I thought Mari Wolf’s “The Statue” (1953), a rumination on mortality, might find a home in my series on SF stories that are critical in some capacity of space agencies, astronauts, and the culture which produced them. However, due to its overall positivism–despite the blue-collar grit and focus on death–it didn’t fit. I would like to thank “Friend of the Site” Mark Louis Baumgart (see comments) for pointing me towards a new author!
This is the first post in a loose series on SF short stories I’ll be reviewing that are critical in some capacity of space agencies, astronauts, and the culture which produced them.
If you know any stories that might fall into this category published before 1980, let me know in the comments! I have compiled an extensive list (from Barry N. Malzberg to John Sladek) but my encyclopedic tendencies are mere delusions of completeness…
Today: Walter M. Miller, Jr.’s “Death of a Spaceman” (variant title: “Memento Homo”) (1954), 5/5 (Masterpiece): First appeared in the March 1954 issue of Amazing Stories, ed. Howard Browne. You can read the story online here.
As always which books/covers/authors intrigue you? Which have you read? Disliked? Enjoyed?
1. Other Worlds, Other Seas, ed. Darko Suvin (1970)
From the back cover: “Darko Suvin was born in Zagreb, Yugoslavia in 1930. An internationally known critic of literature and theater, he is the author of seven books of criticism including POSSIBLE WORLDS—An outline of Science-Fiction and Utopias.
In times of stress, positivist stories about spacemen devoted to selfless service solving medical crises with their friendly tormals (think furry mobile petri dishes) bring a bit of warmth to my bitter heart. While a medical mystery to be solved with logic and resolve forms the core of each story, Murray Leinster hints at the future history of this decentralized spacescape–a product of chaotic often business-driven expansion. As limited contact exists between distant colonies, The Interstellar Continue reading Book Review: S.O.S. From Three Worlds, Murray Leinster (1967)→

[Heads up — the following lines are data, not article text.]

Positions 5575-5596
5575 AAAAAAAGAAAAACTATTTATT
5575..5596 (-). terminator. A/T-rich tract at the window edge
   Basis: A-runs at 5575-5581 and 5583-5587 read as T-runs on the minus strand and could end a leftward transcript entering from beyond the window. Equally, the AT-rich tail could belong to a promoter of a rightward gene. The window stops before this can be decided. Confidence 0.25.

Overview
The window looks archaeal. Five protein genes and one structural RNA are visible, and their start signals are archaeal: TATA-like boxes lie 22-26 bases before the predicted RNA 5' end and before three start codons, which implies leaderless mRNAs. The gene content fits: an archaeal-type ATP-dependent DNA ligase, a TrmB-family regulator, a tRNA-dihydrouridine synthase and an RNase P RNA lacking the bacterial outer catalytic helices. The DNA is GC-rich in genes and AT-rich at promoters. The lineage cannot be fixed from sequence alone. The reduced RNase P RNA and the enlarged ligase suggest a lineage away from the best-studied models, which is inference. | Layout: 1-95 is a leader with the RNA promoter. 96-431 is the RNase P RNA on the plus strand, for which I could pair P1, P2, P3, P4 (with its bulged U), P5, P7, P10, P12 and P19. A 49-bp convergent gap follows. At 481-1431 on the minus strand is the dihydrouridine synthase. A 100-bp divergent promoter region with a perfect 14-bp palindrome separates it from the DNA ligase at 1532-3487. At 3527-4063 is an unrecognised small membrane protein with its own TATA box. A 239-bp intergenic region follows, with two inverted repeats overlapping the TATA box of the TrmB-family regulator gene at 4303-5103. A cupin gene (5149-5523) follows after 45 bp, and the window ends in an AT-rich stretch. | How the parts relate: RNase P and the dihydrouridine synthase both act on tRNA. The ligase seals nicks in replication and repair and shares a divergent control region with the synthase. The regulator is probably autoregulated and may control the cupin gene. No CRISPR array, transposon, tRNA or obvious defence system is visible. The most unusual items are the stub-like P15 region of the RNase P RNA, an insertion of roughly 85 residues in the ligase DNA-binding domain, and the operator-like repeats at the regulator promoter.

Between 1963 and 1980, American SFF author Phyllis MacLennan (1920-1912) published one novel and seven short stories (bibliography and obituary). She served as a translator and linguist in Military Intelligence during WWII. As I can find little about her work online, I decided to review three of her SFF short fictions. Perhaps they’ll inspire me to pick up her sole novel Turned Loose on Idra (1970), which I bought in 2014.
“Thus Love Betrays Us” (1972), 4.5/5 (Very Good): First appeared in the September 1972 issue of The Magazine of Fantasy and Science Fiction, ed. Edward L. Ferman. Read the story here.
The covers for Pocket Books and Popular Library tend not to scream “visual zeitgeist of the 70s” like the catalogs of DAW, Ace, and Del Rey/Ballantine Books (note 1). But amongst the former’s primarily forgettable stable of artists who are often uncredited (2), a few gems emerge–notably the work of Carlos Ochagavia (1913-2006) (3).